Alma Sofia Esperanza José Pura Candela has six names – and she thinks that’s too many! But when she learns about the special person and story behind each name, she becomes proud of her name and heritage. A beautiful story to inspire your class to be proud of who they are and where they come from. This title is a Caldecott Honor winner for its exceptional illustrations.
In English: Alma and How She Got Her Name
by Yuyi Morales [Ages 4+]
This is the story of author Yuyi Morales and her infant son’s passage into the United States and making it their new homeland. Together they found an unexpected refuge – the public library. Book by book they learned about their new home and its language and culture. It is a beautiful yet simple story about family and immigration. This book won the Pura Belpré award for illustration in 2019.
In English: Dreamers
Isabel and her Colores Go to School
by Alexandra Alessandri, illustrated by Courtney Dawson [Ages 5+]
One of our absolute favorites, this bilingual book is about feeling new and making friends. Isabel is the new girl at school, and feels her emotions through the colors that she sees around her. English, with its cool blues and grays, feels wrong. She loves the warm oranges and reds of Spanish. But her first day takes a twist when she realizes there’s more than one way to communicate with a friend.
Lola (Spanish edition of Islandborn)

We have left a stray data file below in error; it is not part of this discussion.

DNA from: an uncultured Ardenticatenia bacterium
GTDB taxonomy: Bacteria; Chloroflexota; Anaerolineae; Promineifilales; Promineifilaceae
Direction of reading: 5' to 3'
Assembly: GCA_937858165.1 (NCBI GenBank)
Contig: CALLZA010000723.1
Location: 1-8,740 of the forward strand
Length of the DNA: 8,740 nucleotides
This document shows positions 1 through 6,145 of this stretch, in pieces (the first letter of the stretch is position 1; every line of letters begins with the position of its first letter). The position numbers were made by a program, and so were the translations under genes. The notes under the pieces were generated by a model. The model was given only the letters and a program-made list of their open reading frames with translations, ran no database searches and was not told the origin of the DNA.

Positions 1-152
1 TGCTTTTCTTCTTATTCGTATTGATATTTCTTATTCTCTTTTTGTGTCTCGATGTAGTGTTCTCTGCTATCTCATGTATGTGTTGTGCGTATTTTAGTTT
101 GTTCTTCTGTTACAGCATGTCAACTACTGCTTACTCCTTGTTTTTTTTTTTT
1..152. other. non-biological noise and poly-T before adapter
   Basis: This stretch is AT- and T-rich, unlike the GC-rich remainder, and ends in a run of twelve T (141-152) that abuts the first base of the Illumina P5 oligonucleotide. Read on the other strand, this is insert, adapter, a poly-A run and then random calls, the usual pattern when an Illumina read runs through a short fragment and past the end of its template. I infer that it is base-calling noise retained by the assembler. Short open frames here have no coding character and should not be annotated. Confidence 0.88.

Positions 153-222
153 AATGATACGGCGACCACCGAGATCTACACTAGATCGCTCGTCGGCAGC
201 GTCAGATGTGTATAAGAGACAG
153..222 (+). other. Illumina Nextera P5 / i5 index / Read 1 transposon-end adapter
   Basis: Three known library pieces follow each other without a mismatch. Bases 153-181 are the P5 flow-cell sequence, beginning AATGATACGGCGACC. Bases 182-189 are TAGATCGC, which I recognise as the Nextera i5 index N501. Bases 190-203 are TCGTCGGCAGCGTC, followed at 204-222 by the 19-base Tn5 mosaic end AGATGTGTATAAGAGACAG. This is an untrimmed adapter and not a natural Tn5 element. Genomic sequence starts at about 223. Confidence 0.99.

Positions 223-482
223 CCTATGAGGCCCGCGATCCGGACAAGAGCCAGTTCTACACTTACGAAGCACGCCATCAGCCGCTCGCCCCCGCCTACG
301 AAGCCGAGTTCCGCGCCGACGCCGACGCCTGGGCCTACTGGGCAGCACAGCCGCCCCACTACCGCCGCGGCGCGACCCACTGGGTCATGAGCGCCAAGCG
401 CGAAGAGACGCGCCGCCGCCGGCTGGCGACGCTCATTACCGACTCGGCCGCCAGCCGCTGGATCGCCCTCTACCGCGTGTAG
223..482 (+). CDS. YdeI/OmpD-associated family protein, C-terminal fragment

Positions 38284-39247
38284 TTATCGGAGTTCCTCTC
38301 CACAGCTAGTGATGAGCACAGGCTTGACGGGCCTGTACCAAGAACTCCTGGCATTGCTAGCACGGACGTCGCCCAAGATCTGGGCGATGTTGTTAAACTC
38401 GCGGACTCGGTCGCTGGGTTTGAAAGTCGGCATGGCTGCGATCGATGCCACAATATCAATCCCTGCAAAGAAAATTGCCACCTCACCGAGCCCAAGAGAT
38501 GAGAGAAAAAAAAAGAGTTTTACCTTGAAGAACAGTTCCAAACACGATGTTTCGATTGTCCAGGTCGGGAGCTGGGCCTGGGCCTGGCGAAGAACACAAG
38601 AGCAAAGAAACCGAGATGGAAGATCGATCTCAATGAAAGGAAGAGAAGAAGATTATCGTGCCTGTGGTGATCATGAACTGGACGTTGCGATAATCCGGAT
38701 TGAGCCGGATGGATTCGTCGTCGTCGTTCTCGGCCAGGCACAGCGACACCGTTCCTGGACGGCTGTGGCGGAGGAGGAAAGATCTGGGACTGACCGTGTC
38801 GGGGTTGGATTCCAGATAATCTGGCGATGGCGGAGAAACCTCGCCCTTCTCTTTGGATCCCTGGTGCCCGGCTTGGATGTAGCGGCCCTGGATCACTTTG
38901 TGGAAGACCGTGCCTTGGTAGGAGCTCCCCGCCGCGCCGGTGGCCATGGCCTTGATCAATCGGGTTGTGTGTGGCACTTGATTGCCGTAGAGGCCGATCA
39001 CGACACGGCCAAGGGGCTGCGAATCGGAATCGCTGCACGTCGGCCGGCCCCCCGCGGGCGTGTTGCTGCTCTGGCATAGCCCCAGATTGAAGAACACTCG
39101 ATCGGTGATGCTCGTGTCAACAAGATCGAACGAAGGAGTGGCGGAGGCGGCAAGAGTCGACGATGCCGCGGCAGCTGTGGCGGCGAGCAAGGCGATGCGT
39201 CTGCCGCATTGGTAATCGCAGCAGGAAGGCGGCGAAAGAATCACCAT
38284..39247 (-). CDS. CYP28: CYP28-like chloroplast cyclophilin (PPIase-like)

by Junot Díaz, illustrated by Leo Espinosa [Ages 5+]
Lola’s class is a diverse group of students – many originally from different countries. But when Lola’s teacher invites the class to draw a picture of the place where they immigrated from, Lola feels lost. She was only a baby when they moved from the island. With the help of her family and friends, however, she takes a journey back through their sweet, sad, and wonderful memories of their home country.
In English: Islandborn
¿Qué se dice en la escuela?: Un cuento sobre el primer día de la escuela
by Sara Pletcher, illustrated by Randy Pletcher [Ages 5+]
This amazing book is about Sofía and her first day at a bilingual school. We follow along with her as she figures out how she’ll communicate with her teacher and peers in a new language. A story of the uncertainty and trepidation involved with starting over in a new place. Love this for dual language classrooms with newcomer students!
A Thousand White Butterflies
by Jessica Betancourt-Perez & Karen Lynn Williams, illustrated by Gina Maldonado [Ages 5+]